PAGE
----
Whitetail deer sleeps peacefully in a snowy wooded area

Where the Wild Deer Sleep: Your Guide to Finding & Hunting Bedding Areas

Have you ever had a hard time falling asleep in a new environment? Maybe you were staying in a friend’s guest room or a hotel. Maybe you were on vacation in a new and unfamiliar area. As humans, we’re creatures of habit. 

Deer aren’t as habitual. Though they may re-use bedding areas or sleep close to where they already have before, they are not den animals that sleep in only one place. They don’t have one set “bedroom”. 

As Bernie Barringer for North American Whitetail puts it, “Bucks and does don't often bed in the same areas, although there is some overlap. Most bucks will have 3-5 places they prefer to bed, and they will use them in various conditions at the different times of the year.”

Therefore just because you’ve found a deer’s bedding area today doesn’t mean that will be the same bedding area they sleep in tomorrow. This makes looking for signs of bedding as well as knowing where and how deer sleep especially important to a successful hunt.

When Do Deer Sleep?

For hunters, timing is everything. Knowing where to find bedding areas for deer is important. But so is knowing when (and for how long) deer sleep in these areas. 

Deer are primarily crepuscular and nocturnal animals that are most active at dawn and dusk.

They are known to sleep in short bursts (think 10-30 minutes), but they also spend most daylight hours lying in their bed awake. Find deer bedding areas and if they’re not lying down, there’s a good chance they aren’t too far away.

Finding Bedding: Where Do Deer Sleep?

Deer bed near where they eat. Therefore it may be wise to scope out primary food sources even before scoping out bedding areas. That having been said, every hunter’s strategy is different, and what works for one may not work for another.

When looking for deer bedding areas, keep the following in mind.

Terrain & Vegetation

The terrain and vegetation of a given area have a big impact on whether or not a deer will bed there.

 “We can group bedding areas into two basic categories: Thick and Open”, as Bernie Barringer for North American Whitetail notes. He continues, “Yes, these two are polar opposites and bucks may use both, even during the same day when the conditions change.”

Top spots where you’ll find whitetail bucks, as Field & Stream notes include:

  • Tall grass
  • Conifers
  • Hillside bench
  • Blowdowns
  • Hedgerow
  • River or creek banks
  • Ridge end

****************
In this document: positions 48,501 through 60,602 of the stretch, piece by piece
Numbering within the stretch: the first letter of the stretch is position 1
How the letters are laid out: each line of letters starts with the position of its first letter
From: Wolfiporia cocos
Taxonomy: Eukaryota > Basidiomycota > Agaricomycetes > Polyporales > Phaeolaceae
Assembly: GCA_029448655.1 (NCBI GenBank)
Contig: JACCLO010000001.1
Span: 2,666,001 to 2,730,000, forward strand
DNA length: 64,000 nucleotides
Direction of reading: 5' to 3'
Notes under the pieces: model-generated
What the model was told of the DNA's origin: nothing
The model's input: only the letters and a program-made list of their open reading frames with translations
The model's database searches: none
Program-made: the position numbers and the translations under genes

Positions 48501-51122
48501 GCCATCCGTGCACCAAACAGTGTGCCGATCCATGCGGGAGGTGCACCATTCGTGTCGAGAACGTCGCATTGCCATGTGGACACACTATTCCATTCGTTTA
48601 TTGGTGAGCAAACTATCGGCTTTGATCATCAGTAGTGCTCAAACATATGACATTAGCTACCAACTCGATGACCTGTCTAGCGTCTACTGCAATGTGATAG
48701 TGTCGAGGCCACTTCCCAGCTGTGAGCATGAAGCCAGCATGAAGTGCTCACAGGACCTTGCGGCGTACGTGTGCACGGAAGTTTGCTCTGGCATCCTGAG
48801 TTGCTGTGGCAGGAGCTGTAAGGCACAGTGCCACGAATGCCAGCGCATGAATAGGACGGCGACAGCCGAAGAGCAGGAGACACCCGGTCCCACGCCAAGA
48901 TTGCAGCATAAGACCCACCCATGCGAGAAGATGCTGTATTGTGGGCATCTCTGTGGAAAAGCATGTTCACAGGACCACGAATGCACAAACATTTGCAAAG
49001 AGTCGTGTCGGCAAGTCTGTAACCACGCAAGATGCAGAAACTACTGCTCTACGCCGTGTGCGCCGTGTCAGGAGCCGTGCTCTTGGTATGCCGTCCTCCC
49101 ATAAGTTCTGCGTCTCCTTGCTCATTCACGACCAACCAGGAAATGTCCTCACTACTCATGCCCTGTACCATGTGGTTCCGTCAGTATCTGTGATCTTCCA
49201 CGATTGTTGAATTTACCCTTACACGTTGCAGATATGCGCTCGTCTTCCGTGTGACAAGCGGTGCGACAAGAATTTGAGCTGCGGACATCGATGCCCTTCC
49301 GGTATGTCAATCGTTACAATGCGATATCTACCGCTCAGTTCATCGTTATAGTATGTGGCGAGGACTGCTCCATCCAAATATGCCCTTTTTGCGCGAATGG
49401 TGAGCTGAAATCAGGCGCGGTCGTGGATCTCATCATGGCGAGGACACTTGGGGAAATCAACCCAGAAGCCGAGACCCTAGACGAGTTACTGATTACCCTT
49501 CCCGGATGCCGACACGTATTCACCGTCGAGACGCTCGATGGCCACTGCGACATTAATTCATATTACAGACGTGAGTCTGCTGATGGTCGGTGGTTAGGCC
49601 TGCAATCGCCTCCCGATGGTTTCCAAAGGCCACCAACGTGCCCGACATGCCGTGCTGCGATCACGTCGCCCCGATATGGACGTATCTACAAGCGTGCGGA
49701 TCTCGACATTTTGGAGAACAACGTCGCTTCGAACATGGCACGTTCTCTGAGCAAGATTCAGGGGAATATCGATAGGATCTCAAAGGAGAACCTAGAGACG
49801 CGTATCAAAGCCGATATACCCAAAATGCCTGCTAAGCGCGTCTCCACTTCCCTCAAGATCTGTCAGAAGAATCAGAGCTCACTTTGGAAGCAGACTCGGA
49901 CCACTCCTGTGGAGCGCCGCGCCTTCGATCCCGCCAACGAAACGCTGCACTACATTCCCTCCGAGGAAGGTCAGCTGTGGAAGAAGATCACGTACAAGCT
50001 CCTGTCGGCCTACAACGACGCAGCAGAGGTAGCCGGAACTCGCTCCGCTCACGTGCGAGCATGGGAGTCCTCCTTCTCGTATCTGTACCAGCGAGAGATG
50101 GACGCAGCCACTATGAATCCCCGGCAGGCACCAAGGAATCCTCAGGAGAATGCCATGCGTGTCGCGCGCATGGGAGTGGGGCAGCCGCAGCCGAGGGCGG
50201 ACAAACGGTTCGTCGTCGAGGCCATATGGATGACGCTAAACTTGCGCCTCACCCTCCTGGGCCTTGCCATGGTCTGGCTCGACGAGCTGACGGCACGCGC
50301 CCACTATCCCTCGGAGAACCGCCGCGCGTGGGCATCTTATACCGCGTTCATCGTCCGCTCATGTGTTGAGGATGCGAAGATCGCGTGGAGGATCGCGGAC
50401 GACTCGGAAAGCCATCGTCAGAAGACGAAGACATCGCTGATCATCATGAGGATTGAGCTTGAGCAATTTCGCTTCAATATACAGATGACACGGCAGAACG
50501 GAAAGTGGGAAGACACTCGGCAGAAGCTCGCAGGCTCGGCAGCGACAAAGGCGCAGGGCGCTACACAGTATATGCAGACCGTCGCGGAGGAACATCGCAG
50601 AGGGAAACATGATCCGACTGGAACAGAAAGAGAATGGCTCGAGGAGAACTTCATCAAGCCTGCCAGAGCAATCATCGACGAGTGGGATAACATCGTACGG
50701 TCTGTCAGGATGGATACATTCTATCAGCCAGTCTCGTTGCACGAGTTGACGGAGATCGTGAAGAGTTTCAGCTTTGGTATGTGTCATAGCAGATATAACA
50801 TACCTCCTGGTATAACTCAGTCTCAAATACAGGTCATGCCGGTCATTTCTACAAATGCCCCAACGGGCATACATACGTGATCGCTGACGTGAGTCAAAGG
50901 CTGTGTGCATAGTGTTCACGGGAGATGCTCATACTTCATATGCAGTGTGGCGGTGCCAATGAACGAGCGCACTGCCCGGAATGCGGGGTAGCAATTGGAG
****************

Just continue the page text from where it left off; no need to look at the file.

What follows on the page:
Seasonal Considerations

If you’re not asking questions like “Where do deer sleep when it rains?” or “Where do deer sleep in the winter vs. Summer?” then you should be, according to MeatEater:

“In the summer, when foliage is thick everywhere, deer have many bedding options and like to be as close to food and water as possible...As the leaves start dropping in the fall, deer bedding will shift to the areas with more cover while still being a reasonable distance away from the primary food source. This is where thicker areas play more of a role. When the leaves have all dropped, bedding is the most concentrated in the last areas of security cover. Conifer trees that create thermal cover, mountain laurel, and beech thickets close to food come to mind during the winter.”

How to Find Deer Bedding Areas on a Map

One of the most impactful strategies to implement while attempting to locate bedding areas on a topographic map is to look for ridgelines. Bedding areas may also be located near or in saddles and valleys.

What Does a Deer Bedding Area Look Like?

Bedding areas are normally characterized by “matted vegetation, depressions in the soil, white belly hairs on the ground” and more. Deer scrapes may also be found nearby, especially in big woods.

How Do I Hunt Deer Bedding Areas?

In a word, carefully. In five words, “with a lot of patience.

Hunting bedding areas requires a much lighter touch than hunting evening food source movement or daytime cruising areas. Therefore, though locating deer via bedding source can be a useful strategy, you may want to consider hunting other areas where deer are first if possible. 

Bring Deer Where You Want Them On Your Time

Deer usually eat close to their bedding areas. So if you bring the food to where you are, chances are they’ll sleep close by, and then you can hunt where they’re moving around in the day. Make hunting easier by doing just that with the Tectonic Daytime Deadfall Feeder. Not only does it bring deer to you, but it also trains them to feed during the day.